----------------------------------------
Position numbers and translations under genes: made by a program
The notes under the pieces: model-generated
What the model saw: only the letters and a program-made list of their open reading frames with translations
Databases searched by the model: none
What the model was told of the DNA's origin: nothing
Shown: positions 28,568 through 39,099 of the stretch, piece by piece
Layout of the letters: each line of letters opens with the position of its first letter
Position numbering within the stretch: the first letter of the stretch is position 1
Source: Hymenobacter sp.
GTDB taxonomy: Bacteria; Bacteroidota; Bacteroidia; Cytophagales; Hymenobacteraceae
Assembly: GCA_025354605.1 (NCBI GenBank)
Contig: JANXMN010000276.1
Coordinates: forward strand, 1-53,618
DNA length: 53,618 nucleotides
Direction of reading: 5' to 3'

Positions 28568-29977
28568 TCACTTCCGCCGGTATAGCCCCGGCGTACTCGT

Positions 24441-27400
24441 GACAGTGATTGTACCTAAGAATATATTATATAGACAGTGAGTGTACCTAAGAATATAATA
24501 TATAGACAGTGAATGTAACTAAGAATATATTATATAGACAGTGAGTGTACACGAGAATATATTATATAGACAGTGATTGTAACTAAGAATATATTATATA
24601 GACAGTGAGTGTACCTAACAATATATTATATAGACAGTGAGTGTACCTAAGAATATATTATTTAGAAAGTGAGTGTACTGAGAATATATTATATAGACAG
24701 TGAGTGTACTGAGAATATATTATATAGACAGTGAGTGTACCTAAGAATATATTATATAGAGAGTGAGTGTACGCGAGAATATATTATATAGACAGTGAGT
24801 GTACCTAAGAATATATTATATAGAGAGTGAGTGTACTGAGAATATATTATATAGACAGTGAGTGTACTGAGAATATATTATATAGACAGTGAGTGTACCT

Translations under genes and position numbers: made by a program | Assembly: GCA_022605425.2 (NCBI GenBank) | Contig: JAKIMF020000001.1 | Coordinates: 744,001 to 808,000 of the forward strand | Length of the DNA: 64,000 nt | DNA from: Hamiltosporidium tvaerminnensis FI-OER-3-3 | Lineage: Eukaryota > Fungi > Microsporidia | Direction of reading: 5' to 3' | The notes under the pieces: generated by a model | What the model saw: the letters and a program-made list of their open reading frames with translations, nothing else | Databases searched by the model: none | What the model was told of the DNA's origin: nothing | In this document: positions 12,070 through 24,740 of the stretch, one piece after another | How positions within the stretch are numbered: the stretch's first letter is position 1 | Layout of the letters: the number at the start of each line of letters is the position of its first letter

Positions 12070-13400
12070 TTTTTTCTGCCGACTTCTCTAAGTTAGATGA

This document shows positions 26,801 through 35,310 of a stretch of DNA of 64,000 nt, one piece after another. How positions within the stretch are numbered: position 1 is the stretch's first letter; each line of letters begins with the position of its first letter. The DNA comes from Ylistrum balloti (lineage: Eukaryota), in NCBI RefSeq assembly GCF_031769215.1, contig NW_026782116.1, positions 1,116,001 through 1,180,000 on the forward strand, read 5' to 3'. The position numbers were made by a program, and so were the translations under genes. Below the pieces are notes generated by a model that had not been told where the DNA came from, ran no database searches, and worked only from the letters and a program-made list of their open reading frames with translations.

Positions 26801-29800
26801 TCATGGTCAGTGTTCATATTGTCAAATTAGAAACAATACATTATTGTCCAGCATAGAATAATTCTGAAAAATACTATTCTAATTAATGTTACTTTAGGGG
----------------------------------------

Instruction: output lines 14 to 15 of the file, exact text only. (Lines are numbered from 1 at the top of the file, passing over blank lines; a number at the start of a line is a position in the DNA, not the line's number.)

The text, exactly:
DNA length: 53,618 nucleotides
Direction of reading: 5' to 3'